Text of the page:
SYDNEY: Own label brands now account for almost a quarter of all sales in the grocery sector in Australia, a figure that has increased as consumers attempt to rein in their expenditure levels, Nielsen has found.
According to the research firm, the average Australian household spent A$172.80 ($144; €101; £87) on store brands over the three months to June, an uptick of 5% year-on-year.
This also constituted an increase from A$149.70 in the same timeframe in 2007, even though distribution levels have essentially remained constant over the intervening period.
Young families allocated the highest proportion of their grocery outlay to these products in the second quarter of 2009, at 25.8%, compared with an overall average of 22.9%.
A separate survey conducted by Nielsen in June reported that 57% of Australians had traded down to cheaper grocery brands in the last year to "save on household expenditure".
Just over a third of participants also argued they would continue to buy these lower-cost variants even when economic conditions improved.
Similarly, in a poll undertaken late last year, 60% of respondents agreed "today's Private Label products are much better than those available five years ago."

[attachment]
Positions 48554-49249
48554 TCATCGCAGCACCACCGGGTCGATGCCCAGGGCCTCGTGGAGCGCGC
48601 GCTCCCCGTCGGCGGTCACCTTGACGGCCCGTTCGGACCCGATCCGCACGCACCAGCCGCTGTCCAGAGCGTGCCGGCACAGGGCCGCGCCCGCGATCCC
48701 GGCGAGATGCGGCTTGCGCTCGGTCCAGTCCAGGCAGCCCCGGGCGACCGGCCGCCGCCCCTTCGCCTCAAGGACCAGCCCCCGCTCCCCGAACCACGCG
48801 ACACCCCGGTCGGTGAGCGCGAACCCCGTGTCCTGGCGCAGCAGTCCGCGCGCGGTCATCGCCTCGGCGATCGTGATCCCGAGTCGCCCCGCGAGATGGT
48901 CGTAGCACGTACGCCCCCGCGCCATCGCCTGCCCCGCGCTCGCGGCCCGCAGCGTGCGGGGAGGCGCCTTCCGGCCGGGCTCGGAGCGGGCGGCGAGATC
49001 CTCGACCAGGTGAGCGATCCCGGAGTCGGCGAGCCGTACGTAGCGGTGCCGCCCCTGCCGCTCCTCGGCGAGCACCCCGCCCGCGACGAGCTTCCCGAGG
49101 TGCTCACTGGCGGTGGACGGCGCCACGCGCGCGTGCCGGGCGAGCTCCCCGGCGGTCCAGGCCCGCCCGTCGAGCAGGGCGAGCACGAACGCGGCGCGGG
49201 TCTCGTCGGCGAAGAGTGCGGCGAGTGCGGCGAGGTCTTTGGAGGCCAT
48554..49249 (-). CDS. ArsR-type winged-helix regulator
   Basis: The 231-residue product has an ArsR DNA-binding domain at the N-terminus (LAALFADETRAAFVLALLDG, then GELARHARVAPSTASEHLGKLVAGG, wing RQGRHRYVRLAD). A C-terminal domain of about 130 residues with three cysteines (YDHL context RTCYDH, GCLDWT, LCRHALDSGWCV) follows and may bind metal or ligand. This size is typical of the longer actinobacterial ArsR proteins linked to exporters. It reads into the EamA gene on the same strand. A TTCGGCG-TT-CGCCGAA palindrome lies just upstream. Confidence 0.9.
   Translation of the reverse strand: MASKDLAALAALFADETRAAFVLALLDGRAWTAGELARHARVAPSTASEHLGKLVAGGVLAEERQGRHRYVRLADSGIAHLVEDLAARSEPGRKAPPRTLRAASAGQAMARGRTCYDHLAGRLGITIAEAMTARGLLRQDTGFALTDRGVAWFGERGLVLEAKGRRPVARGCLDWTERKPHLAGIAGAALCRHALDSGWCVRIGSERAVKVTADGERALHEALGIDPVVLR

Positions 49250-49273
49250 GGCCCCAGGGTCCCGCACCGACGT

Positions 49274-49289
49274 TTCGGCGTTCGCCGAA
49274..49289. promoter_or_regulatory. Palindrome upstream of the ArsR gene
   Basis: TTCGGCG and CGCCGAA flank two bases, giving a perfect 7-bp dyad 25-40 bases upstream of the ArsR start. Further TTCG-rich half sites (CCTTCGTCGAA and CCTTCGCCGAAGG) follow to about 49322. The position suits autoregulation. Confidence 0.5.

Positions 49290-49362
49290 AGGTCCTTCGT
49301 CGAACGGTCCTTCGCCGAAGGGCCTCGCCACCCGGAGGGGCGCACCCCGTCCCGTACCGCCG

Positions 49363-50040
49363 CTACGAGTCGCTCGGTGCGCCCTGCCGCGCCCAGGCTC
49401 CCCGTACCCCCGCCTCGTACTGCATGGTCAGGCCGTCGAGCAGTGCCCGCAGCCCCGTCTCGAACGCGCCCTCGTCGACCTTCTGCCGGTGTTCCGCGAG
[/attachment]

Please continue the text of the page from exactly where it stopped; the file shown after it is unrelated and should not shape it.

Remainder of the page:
This sentiment reached a peak of 67% among 16–34 year olds, and fell to a low of 51% among contributors in their mid-fifties and above.
Kosta Conomos, executive director, retailer services, at Nielsen Pacific, said "retailers will increasingly look at the positioning of their private label strategy as a means of differentiating their store offer from that of their competitors, with the objective of driving loyalty to their retailer banner."
"When strong manufacturer brands meet strong retailer brands, the one that always wins is the one that has the strongest focus on the consumer."
Data sourced from Nielsen; additional content by WARC staff